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PNI Media

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Investment thesis on PNI Media (previously known as Photochannel) from BlueCut Capital below. I found it here on KaChing.

Aaron Edelheit of Sabre Value shared a similar thesis at Value Investing Congress in 2008.

Yes, it’s Canadian. And no, you’ve never heard of it.

PNI is a MicroCap, generating free cash flow via its scalable printing platform, that has the potential to significantly appreciate as it expands its: business lines, market share, and presence among investors.

What does PNI do? PNI operates a digital printing platform with many applications. Currently the primary application is for retail photo printing, which is where 80% of revenue comes from.

Here?s how it works. You go to CVS?s website, click Photo, and you are taken to a CVS-Photo branded site. Well, check out your address bar after you click (do it again). You are actually being redirected to PNI?s platform. Once you upload and select your pictures for printing, the order is routed thru PNI to a local CVS that you have selected. Retailers love it, as creates traffic. PNI makes about $.o3 per print. But it sounds like peanuts, right? Yep, lots of peanuts. Their other customers include: Costco US, Costco Canada, Sam?s Club US, King, Fred Meyer, Tesco, Hallmark, Marks & Spencer, FujiFilm, Kodak, etc. Get the picture? (sorry, that was bad.)

Check out Page 6 of their most recent corporate presentation.

http://bluecutmarkets.com/2009/0​9/27/pni-digital-media/

More recently PNI has developed applications for iPhones, Kiosks (big in Asia), and Facebook.

Thru these channels, PNI is hoping to expand high margin Photo Books , business printing, stationary, and personalized chotchkies.

Catalysts for PNI

1. Expanding business lines. In July, PNI announced that they were starting an online business printing platform.

2. Increased focus on Investor Relations

3. Recent iPhone App

4. Margin expansion. As installation costs contract, look for transactional revenue margins to approach 80%

5. Revenue Growth abroad. Outside the US, UK, & Canada there is almost no revenue being generated. China, Western Europe, & Australia are a focus.

6. Winning an RFP from a little company in Arkansas (starts with a W, ends with Mart).

Lets do the dirty; here are the valuation metrics we?re looking at:

Company vs. Shutterfly

Forward P/E: 5 vs. No Earnings

5 Year Compounded Annual Growth Rate : 70% vs 11%

EV/EBITDA: 4x’s vs. 6.5x’s

Tinker with the assumptions in a DFC model any way you want, these guys are growing like a weed. JP Morgan was shooting it?s mouth yesterday, calling for multiple expansion based on SFLY trading at a discount to its peer group average of 11.5x?s EV/EBITDA. While the guy who made that call did much better on his SAT?s than us, with a better platform, that produces higher margins, what about PNI? They trade at less than half that multiple. Why? No one cares about a company that does no banking business and has a market cap of $55m.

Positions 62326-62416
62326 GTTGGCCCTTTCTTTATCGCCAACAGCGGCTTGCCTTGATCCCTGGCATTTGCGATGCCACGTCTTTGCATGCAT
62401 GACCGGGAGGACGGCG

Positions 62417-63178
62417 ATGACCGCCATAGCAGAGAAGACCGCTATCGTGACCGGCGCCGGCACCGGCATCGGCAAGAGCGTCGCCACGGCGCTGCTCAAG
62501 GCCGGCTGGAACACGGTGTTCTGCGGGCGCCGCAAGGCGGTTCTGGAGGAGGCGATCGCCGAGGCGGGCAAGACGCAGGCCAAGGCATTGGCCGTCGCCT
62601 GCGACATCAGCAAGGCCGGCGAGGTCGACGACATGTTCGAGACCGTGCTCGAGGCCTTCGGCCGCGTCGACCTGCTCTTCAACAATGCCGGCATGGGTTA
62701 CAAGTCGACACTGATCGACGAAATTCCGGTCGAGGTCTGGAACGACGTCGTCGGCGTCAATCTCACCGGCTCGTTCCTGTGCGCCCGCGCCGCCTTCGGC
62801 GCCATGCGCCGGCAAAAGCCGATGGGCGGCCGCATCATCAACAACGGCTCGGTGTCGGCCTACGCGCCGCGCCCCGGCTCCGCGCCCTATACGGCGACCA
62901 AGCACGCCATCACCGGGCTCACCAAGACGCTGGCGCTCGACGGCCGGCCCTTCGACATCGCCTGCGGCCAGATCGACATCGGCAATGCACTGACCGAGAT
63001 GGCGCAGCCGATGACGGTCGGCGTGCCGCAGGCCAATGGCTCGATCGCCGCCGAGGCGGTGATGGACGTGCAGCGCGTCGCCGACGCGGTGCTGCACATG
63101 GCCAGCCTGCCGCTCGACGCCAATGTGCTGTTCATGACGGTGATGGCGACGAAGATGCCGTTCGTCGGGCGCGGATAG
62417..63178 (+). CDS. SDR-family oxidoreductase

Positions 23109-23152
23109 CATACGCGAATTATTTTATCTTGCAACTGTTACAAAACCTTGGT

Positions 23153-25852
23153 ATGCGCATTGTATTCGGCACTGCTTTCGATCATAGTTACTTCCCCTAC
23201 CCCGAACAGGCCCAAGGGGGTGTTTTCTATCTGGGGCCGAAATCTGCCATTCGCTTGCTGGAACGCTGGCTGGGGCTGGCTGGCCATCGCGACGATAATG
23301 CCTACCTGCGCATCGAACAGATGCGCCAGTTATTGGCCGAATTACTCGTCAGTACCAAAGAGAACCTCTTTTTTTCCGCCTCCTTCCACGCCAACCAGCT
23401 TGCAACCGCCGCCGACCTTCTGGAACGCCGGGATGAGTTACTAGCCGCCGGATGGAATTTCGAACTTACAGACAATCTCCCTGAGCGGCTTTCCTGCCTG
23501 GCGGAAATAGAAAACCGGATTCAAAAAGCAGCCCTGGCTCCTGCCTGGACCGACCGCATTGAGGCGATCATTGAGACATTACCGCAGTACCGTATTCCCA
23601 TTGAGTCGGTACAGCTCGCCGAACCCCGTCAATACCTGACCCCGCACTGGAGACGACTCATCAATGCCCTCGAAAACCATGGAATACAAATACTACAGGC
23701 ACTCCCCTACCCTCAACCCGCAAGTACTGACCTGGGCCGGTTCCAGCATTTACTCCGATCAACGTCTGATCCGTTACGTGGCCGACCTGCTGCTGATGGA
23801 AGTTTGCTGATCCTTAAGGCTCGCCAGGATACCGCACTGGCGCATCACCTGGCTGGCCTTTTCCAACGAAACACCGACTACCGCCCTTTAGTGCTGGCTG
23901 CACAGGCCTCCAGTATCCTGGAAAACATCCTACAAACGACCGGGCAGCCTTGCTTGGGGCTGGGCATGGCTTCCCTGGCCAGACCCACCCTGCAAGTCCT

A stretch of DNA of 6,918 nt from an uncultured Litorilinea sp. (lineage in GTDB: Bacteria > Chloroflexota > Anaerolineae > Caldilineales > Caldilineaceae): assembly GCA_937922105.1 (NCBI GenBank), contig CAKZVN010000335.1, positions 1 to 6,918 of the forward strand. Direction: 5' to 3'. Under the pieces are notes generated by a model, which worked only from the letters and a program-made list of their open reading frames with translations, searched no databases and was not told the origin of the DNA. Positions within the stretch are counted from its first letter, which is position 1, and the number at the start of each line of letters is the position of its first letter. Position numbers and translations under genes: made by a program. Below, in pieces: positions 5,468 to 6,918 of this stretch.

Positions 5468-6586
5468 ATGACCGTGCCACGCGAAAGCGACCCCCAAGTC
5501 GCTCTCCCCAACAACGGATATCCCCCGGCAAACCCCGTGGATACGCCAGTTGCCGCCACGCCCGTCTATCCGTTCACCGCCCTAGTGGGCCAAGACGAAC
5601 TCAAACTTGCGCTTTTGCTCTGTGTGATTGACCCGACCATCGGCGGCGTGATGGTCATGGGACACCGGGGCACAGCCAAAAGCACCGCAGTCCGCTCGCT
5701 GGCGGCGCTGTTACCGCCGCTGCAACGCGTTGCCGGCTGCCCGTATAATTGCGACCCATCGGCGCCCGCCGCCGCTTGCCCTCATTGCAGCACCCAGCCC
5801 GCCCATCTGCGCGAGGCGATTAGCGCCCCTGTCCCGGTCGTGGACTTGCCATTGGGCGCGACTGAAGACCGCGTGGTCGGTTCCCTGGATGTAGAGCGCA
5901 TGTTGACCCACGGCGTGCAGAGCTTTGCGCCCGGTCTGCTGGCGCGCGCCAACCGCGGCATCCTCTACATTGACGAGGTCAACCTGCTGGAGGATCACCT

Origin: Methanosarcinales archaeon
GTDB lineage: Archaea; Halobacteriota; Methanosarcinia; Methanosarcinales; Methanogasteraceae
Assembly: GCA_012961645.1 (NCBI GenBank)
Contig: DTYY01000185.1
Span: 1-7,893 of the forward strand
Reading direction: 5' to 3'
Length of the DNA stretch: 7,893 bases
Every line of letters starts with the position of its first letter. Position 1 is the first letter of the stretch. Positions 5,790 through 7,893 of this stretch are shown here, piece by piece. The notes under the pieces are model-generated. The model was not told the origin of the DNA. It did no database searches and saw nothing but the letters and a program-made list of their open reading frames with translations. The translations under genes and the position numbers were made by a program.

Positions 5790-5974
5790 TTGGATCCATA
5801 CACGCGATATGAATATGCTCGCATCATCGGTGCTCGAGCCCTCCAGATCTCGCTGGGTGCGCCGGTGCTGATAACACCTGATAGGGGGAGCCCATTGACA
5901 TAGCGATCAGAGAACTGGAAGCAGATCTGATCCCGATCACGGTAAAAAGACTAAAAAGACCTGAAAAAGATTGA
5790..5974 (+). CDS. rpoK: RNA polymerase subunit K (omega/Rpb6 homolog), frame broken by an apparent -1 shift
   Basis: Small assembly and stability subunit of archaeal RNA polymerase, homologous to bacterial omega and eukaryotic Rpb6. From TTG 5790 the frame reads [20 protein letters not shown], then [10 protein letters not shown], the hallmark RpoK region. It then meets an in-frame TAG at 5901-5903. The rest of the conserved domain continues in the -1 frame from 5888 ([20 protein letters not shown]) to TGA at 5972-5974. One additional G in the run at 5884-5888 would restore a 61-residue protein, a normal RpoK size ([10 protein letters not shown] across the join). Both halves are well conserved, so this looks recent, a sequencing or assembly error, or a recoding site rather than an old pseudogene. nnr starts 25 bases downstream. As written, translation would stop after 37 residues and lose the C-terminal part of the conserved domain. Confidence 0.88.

Forget about Shutterfly for a minute. Name a free cash flow positive company that has 60% market share, 20% EBITDA margins, NO net debt, has their bobber out for a monster fish, and trades at 5x?s forward earnings. We can?t find one. Not to mention a retail business that grew at 20% last year!

In addition, management is making a concerted effort to tell its story to the investment community. We like that they focused on growing the customer base and improving the technology in their infancy. Management indicated that they are willing to travel anywhere and everywhere to get new business or spread the word. The officers also have a lot of skin in the game, being public was not a liquidity plan, their personal net worth is directly correlated with the stock price. This is important because their on the same side of the table as their investors.

So what?s the draw back?

1. Liquidity. In order for an Institutional Investor to buy enough of this to matter, they have to take a huge stake in the company. Besides being a regulatory hassle, they can?t get out of the stock without crushing the price. Every mutual fund manager?s worst nightmare is having to explain why he?s down and can?t get out. This works out great for us, we don?t run a monster Fidelity fund.

2. Currency. A weak dollar hurts these Canadian boys. We?re not Macro traders, so we don?t know where the dollar is going, but we do have faith that the company will be able to hedge exposure once their size makes it economical to do so

3. Its in Canada, and its a “Penny Stock”. They need to get above $4 to trade on the NASDAQ. To get their they need institutions, but some institutions can’t own anything below $5. So hear we are in ‘no man’s land’. However, earnings tend to speak loudly.

In summary, PNI is a name that we are comfortable holding in our 20% opportunistic “bucket” within the portfolio. We are long, and don’t mean to be SO loud, but we love this name. We have a position in it, and will continue to do so for the foreseeable future. Based on a superior model and margins gravitating toward 80%, we apply a 10 multiple to EV/EDITDA, and look for the stock to trade to $4.

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Written by latticework01

January 5, 2010 at 5:34 pm

Posted in Uncategorized

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